Building Safety Bill increases “shoddy workmanship” litigation window
Homeowners in England and Wales will now have 15 years to legally challenge shoddy building work, rather than the current six-year window in which legal action can be brought against developers.
The change was introduced in light of the cladding crisis following the Grenfell Tower tragedy and as part of the Building Safety Bill which published on 5th July. Housing Secretary Robert Jenrick said the change would “put new cards in the hands of the leaseholders”.
Speaking to the BBC’s Andrew Marr programme, Mr Jenrick said “it is not right that either the leaseholder or the taxpayer” should pay for fire safety changes.
“I’m announcing… we are going to change the law retrospectively to give every homeowner 15 years in which to take action against the people who built their building if there is shoddy workmanship” he said.
“This is a huge step forward – the law as we found it was that you only had six years to take action against the person who built your home. That often gives you less protection than if you had bought a toaster or a fridge.”
The Government says the change would be applied retrospectively for new builds, Jenrick continued, stating that:
“this could mean that residents of a building completed in 2010 that is unfit to live in, such as from unsafe cladding installed on the building when constructed, would be able to bring proceedings against the developer until 2025.”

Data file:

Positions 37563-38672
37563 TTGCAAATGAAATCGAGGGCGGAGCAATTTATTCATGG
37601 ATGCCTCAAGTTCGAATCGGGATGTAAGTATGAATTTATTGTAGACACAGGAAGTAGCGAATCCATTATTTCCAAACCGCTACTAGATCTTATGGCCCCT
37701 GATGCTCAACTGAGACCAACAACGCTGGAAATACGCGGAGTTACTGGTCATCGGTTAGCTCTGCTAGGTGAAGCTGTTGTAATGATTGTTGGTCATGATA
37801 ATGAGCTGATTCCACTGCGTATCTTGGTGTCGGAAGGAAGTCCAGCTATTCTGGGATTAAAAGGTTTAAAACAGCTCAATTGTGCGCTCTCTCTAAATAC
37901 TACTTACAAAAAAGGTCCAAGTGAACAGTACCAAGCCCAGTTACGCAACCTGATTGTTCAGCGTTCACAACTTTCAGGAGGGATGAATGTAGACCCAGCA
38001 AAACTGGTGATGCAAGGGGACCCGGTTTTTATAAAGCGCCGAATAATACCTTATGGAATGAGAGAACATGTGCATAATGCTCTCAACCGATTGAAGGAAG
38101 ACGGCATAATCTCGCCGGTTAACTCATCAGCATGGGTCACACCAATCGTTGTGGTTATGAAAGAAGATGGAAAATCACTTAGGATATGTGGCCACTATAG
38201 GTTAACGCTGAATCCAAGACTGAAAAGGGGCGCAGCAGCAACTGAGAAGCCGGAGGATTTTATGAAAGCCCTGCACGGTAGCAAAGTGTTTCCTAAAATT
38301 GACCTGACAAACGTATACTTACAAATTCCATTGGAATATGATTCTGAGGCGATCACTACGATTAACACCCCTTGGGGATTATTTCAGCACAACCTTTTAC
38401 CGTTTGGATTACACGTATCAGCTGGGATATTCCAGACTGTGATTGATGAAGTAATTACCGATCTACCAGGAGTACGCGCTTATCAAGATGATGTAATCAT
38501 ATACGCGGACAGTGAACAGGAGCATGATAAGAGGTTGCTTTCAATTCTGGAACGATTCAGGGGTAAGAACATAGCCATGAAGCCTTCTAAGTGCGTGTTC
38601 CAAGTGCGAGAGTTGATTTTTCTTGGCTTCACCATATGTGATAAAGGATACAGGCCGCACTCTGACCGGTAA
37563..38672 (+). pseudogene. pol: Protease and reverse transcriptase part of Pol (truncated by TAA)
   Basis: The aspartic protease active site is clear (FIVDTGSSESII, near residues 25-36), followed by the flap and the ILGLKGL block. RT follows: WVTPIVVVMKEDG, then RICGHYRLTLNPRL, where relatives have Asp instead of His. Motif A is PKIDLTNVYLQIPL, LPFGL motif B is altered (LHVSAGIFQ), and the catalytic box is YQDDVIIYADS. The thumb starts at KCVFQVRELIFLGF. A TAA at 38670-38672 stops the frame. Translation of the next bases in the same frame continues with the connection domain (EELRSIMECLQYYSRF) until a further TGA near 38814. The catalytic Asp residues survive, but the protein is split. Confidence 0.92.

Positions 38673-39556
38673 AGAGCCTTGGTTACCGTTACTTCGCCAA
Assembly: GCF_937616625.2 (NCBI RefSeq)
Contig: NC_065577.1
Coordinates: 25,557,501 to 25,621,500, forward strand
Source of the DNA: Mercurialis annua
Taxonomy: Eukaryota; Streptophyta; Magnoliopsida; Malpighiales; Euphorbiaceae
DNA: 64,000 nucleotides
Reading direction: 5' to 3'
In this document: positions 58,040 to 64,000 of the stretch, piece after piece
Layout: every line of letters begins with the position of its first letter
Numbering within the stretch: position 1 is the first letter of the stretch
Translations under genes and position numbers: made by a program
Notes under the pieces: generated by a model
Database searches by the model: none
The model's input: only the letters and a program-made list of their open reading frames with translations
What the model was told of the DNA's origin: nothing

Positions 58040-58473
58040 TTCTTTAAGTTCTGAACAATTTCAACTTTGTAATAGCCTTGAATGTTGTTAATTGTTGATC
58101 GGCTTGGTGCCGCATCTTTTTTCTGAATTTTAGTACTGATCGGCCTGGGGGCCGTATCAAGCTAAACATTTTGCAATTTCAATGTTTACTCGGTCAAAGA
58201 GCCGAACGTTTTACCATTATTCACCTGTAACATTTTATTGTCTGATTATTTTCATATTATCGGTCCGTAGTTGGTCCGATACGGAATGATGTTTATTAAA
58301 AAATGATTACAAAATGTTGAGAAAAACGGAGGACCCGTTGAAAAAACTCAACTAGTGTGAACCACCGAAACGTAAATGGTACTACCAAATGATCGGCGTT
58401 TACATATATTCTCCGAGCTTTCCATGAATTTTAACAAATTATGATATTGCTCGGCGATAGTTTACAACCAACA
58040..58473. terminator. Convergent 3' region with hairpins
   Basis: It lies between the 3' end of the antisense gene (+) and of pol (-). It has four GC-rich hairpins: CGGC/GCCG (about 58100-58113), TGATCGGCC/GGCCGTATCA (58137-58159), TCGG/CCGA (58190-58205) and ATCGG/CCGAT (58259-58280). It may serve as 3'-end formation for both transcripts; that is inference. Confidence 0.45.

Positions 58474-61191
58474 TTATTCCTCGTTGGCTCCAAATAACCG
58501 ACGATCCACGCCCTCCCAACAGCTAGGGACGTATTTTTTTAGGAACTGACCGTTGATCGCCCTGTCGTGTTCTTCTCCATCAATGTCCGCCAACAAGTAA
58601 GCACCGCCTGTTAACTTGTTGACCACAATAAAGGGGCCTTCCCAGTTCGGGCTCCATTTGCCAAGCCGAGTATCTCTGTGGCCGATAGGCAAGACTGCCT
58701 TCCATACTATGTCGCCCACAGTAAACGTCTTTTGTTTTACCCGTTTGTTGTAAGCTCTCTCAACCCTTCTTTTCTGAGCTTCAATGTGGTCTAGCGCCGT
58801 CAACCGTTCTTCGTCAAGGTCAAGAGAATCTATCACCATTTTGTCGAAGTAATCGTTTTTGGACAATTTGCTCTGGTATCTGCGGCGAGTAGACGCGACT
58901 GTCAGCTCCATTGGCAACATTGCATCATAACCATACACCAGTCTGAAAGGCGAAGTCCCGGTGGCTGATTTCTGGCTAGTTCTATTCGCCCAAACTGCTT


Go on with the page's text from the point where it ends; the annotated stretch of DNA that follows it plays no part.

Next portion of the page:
The changes come amid concerns that homeowners are bearing the cost of fire safety works despite the Government having set aside £3.5bn to replace unsafe cladding for residential buildings 18m or higher in addition to the £1.6bn already announced in 2020. However, many have argued that leaseholders are still paying for other safety measures such as fire breaks, safer doors and sprinkler systems.
Leaseholders have branded Jenrick’s announcement as “smoke and mirrors” and Labour Shadow Housing Secretary Lucy Powell said the announcement would “bring little relief to homeowners trapped in unsellable, unmortgagable homes, as those already in the scope of the deadline have found barriers to mount legal action too high and costly, and outcomes ineffective”.
Instead Powell suggests that leaseholders should be legally protected from costs and a building works agency should be set up in order to “pursue developers themselves, to ensure the polluter pays”.
Commenting on the news that homeowners are to get an extension to 15 years to sue for shoddy workmanship, Jonathan Frankel, litigation partner at Cavendish Legal Group, said:
“Extending the limitation period from six years to 15 years will be beneficial for some leaseholders, particularly those who feel they are able to challenge the landlord.”
“However, it’s not necessarily the case that it would ‘put new cards in the hands of the leaseholder’ as Robert Jenrick says. It simply delays the period of limitation to allow them to bring legal challenges. As such, issues of representation and funding for any legal action and subsequent repairs will continue to be the major obstacle for most leaseholders.”
Frankel added that,
“politically this feels like the Government is simply kicking the can down the road which will actually prolong the pain for leaseholders further. In my view there is no benefit to extending the limitation period without helping leaseholders fund potential legal actions. That’s the change we want to see.”